All posts tagged: Art and environment

Content that looks at art with an environmental component.

Mishchenko’s Macrotastic Wonders

I’m a sucker for macro photography; maybe because I appreciate how it can reveal the extraordinary in the miniscule and  mundane. Recently, I came across the work of Ukranian photographer Vyacheslav Mischenko; his macros manage to capture the whimsical wonder that is the subject of the past two Ekostories. From kissing snails on cherry stems to toadstool sentinels standing guard over patches of dewy green, Mischenko’s work illustrates that a multitude of unnoticed realities exist in parallel to our own, and can be as enchanting as our minds’ most fantastical creations. For more absurdly astonishing photos, please check out his portfolio or visit his Facebook page. Related Ekostories: The Beauty of Water Droplets, by Andrew Osokin Pikmin 3 Photography All images © Vyacheslav Mischenko.

May 2013 Styro-Buck at Ohio Falls

My Top 5 Eco-Art Tales, by the Artist at Ohio Falls

It wasn’t my intention to continue with the art theme. But as the rule of three calls and  I learn more about writing and blogging, I found myself more inclined to follow intuition than push through to produce work that doesn’t feel right. Perhaps it was just easier to showcase other people’s incredible work instead of doing research for a long piece. Given the choice between being attuned and growing lazy, I’m sticking with the former interpretation. I’ve been a fan of Albertus Gorman’s work over at The Artist at Exit 0 Riverblog ever since I began blogging in 2012. For the better part of the last decade, Gorman has used materials washed up at Ohio State Park to create sculptures and craft stories that explore the impacts we have on the places we inhabit. Some of his work from Ohio Falls is now featured in The Potential in Everything, an exhibition at the Carnegie Center for Art and History in New Albany, Indiana. In a recent post exploring the evolution of nature writing, we …

X-ray coloured tulips

X-Ray Photography of Nature, by Arie van’t Riet

Last week’s art by Greg Mort connected the intimate with the infinite. This week, I thought it would be interesting to explore art that delves into a world hidden from plain sight. With the use of  x-ray radiography, medical physicist and artist Arie van’t Riet creates stunning glimpses into the inner workings of the natural world. For me, van’t Riet’s photographs work on multiple levels. I enjoy the story of his path towards becoming an artist. In his work, I find a keen aesthetic judgement that balances an artist’s intention with the intrinsic beauty of the subject matter. Most importantly of all, I connect with his desire to showcase the vibrancy of life in his more complex pieces.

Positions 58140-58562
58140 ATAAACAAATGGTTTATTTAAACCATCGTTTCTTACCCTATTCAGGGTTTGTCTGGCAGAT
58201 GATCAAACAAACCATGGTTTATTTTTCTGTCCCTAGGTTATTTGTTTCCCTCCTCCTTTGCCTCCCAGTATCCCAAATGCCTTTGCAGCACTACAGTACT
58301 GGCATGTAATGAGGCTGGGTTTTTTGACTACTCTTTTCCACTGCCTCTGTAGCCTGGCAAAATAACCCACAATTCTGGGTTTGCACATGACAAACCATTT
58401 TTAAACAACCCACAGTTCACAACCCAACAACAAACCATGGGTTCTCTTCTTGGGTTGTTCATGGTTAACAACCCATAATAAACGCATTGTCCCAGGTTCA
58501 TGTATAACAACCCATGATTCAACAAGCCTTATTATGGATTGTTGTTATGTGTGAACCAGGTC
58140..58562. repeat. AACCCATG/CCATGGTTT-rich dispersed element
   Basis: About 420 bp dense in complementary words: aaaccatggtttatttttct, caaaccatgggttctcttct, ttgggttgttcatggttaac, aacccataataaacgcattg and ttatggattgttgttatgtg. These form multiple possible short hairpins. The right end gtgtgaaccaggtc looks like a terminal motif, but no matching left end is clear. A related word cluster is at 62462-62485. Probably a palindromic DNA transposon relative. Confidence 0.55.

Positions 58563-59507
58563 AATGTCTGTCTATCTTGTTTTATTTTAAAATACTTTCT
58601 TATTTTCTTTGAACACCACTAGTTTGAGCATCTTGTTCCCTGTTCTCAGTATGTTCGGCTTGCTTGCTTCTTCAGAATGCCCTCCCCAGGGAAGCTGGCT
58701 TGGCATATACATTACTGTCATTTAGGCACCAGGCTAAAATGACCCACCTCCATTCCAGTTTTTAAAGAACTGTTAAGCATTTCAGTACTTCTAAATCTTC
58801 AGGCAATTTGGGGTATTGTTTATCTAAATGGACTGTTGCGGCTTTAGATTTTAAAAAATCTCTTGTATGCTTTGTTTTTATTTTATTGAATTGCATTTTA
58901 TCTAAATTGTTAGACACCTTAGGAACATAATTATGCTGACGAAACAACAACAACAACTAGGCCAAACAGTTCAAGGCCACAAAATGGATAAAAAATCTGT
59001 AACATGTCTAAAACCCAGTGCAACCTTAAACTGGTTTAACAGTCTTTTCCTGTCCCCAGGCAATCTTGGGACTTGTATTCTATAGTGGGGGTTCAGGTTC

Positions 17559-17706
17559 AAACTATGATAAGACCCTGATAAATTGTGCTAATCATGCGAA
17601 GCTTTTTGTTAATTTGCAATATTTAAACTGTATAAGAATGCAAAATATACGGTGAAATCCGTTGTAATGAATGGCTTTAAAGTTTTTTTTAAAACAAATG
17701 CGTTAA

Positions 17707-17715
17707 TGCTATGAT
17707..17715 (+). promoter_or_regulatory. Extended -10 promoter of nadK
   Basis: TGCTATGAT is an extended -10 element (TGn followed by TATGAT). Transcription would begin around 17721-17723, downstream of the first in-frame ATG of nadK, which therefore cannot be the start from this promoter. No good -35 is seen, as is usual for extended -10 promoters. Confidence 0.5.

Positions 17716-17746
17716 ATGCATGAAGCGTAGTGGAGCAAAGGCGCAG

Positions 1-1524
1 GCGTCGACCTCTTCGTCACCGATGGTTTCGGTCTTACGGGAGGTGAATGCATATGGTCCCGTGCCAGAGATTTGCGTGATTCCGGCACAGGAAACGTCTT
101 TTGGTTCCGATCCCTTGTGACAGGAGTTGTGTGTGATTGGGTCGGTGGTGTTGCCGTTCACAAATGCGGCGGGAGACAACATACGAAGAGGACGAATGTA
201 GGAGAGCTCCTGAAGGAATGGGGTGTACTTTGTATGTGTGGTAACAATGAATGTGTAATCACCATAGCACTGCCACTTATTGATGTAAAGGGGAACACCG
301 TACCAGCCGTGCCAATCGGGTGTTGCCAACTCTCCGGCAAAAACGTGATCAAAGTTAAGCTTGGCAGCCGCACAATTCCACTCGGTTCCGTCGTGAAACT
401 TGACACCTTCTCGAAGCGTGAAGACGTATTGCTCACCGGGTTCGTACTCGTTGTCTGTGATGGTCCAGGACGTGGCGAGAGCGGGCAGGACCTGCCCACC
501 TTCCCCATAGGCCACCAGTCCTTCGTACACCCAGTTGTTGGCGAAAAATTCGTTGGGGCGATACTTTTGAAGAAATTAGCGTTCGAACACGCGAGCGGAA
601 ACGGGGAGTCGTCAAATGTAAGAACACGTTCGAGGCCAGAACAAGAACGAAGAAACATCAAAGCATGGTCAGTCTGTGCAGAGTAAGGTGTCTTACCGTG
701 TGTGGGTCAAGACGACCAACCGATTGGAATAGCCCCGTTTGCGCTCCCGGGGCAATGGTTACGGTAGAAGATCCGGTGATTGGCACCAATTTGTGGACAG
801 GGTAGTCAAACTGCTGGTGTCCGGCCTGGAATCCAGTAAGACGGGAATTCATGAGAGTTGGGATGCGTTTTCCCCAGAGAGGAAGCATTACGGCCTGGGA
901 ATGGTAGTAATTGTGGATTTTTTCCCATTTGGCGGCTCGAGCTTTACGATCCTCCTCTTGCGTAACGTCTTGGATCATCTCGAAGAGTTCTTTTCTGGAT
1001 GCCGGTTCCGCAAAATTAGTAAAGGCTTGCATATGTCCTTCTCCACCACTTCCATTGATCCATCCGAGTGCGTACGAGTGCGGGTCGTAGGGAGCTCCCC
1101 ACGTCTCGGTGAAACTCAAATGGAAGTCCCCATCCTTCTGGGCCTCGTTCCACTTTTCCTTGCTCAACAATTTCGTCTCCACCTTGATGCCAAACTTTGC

Greg Mort Stewardship Painting

The Art of Stewardship, by Greg Mort

I first came across Greg Mort’s artwork while writing a piece on Carl Sagan’s The Pale Blue Dot. The image immediately drew my eye: Two apples situated against a black backdrop, one golden and freshly unwrapped; the other painted as the Earth. Attached to the stem of the pole, a blank price tag. Stewardship, the piece was called. The image and title struck me.  It forced me to contemplate, not for the first or last time, what stewardship truly entails, what value I place on the well-being of the world that sustains all. It both broadened and deepened my innate desire to care, as art can sometimes do. With his work prominently displayed in museums, art galleries, and even the White House, I am honoured to have permission from Mort’s studio curator to feature and explore a few of my favourite works. As with other art-oriented Ekostories, I hope to let the visuals speak for themselves and allow you, the reader, the space and time to discover the stories they have to tell. So enjoy. …

Garbage Landscapes, by Yao Lu

Perhaps more of these kinds of messages, delivered through mediums that resonate deep within the Chinese psyche like Shan Shui paintings, can help broaden the debate, spark lasting awareness, and affect change on the complex issues behind most environmental problems. This is what I wrote in the Shan Shui: Environmental Art Ekostory a few weeks back. Last night, I stumbled upon the intriguing work of artist Yao Lu, titled Yao Lu’s Landscape, at barbourdesign.wordpress.com: